In the October 2019 Philosophy in the Library, co-presented by Brooklyn Public Philosophers and curated by Ian Olasov, Jennifer Morton discusses upward mobility in education. Upward mobility through higher education has been an article of faith for generations of working-class, low-income, and immigrant college students. While we know this path usually entails financial sacrifices and hard work, very little attention has been paid to the deep personal compromises such students have to make as they enter worlds vastly different from their own.

Measuring the true cost of higher education for those from disadvantaged backgrounds requires that we look at the ethical dilemmas of upward mobility—the broken ties with family and friends, the severed connections with former communities, and the loss of identity—faced by students as they strive to earn a successful place in society. In this unique Philosophy in the Library, Morton asks, Why are students from disadvantaged backgrounds disproportionately burdened with these costs? And how can institutions of higher education contend with them?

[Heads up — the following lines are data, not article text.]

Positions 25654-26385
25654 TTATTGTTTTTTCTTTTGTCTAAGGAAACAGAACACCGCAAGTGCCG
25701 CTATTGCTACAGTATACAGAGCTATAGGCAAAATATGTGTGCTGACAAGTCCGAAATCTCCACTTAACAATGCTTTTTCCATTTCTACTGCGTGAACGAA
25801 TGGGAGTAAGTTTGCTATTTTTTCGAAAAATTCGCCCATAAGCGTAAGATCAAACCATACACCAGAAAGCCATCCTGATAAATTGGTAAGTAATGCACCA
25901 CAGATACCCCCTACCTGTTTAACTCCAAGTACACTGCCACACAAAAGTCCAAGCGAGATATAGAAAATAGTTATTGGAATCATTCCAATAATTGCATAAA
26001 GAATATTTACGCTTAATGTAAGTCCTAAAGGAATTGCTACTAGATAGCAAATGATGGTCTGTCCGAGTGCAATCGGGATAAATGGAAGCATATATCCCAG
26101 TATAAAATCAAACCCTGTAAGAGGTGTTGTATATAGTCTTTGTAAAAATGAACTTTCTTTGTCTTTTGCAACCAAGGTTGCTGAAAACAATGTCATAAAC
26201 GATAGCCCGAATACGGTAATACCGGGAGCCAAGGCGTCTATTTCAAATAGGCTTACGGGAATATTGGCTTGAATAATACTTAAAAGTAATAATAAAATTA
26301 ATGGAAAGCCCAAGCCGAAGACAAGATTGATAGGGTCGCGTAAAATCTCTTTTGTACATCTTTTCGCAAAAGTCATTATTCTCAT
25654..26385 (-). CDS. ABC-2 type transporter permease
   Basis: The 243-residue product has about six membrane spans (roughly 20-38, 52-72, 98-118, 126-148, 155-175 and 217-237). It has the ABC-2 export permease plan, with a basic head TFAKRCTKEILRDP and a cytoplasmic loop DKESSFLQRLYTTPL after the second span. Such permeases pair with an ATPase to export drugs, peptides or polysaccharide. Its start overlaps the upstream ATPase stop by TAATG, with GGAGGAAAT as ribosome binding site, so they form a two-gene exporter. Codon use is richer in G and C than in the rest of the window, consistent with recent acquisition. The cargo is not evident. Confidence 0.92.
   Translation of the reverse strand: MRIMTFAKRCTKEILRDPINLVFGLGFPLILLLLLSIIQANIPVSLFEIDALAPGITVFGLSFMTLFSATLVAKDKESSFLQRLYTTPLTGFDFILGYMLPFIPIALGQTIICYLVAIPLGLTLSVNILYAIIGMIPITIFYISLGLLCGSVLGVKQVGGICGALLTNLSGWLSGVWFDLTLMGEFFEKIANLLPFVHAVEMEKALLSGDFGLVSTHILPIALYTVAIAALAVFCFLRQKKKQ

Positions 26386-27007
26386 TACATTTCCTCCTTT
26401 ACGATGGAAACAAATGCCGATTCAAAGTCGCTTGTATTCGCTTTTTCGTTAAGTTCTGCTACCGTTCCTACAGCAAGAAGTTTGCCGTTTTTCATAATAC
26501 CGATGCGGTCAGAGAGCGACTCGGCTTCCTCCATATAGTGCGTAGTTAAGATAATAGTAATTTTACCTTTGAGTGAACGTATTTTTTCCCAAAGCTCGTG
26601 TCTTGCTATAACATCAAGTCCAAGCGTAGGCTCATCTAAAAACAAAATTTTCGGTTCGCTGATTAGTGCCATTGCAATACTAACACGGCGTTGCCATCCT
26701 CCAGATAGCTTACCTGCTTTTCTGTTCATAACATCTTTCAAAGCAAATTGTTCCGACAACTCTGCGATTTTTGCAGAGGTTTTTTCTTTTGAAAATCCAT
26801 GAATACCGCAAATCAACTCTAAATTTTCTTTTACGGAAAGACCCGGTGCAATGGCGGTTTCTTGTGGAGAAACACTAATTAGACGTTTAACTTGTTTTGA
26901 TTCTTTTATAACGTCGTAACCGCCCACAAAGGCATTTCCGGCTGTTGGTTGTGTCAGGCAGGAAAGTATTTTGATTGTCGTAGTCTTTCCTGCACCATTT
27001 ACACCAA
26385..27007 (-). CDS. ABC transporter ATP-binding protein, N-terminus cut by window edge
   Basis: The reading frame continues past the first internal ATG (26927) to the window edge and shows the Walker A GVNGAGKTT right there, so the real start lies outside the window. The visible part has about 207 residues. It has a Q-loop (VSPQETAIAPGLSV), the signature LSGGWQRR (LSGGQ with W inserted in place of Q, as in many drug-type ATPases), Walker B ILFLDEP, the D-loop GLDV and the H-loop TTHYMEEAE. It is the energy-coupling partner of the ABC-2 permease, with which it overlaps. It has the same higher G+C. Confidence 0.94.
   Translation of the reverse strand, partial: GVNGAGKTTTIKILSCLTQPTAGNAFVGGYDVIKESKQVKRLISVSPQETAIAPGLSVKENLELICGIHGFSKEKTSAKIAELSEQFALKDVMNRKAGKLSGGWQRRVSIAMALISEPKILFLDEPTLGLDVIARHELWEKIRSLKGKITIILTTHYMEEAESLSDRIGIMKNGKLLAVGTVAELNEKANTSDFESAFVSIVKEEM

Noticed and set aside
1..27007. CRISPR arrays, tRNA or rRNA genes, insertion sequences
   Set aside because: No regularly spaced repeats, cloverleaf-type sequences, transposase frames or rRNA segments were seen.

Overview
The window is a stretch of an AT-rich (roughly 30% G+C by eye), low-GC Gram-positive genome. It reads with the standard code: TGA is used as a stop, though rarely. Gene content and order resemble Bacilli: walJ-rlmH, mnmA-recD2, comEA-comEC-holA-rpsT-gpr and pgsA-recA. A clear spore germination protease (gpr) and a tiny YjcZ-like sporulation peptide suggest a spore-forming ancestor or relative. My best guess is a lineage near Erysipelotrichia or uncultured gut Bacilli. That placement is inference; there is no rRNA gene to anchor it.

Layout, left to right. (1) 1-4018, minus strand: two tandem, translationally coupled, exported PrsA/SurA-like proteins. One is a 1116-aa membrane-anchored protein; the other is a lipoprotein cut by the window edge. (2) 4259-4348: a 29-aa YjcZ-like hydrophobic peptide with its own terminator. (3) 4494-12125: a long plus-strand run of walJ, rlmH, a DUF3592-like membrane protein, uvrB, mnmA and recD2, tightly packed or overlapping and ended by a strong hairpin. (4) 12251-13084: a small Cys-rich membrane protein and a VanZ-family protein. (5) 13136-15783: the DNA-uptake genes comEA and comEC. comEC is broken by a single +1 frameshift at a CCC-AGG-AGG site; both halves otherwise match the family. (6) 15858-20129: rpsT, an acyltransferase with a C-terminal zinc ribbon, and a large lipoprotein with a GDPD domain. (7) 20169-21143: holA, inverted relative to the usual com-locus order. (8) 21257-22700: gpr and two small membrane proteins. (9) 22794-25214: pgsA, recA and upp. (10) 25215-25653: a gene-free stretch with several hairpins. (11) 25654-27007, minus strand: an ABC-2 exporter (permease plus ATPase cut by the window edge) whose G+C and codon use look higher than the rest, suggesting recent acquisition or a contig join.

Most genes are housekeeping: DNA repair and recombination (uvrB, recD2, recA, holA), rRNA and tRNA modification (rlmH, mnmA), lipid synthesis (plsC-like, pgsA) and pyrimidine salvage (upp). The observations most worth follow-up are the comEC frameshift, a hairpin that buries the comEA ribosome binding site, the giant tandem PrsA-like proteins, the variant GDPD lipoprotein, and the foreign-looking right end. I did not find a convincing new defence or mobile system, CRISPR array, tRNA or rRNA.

Jennifer Morton is associate professor of philosophy at City College and the CUNY Graduate Center, and she will be starting at the University of North Carolina Chapel Hill in January 2020. Parents and kids will know her as the resident philosopher on WNYC's Pickle podcast. Her book, Moving Up Without Losing Your Way: The Ethical Costs of Upward Mobility, is out now from Princeton University Press.

Philosophy in the Library is supported by Brooklyn Public Library’s Fund for the Humanities.

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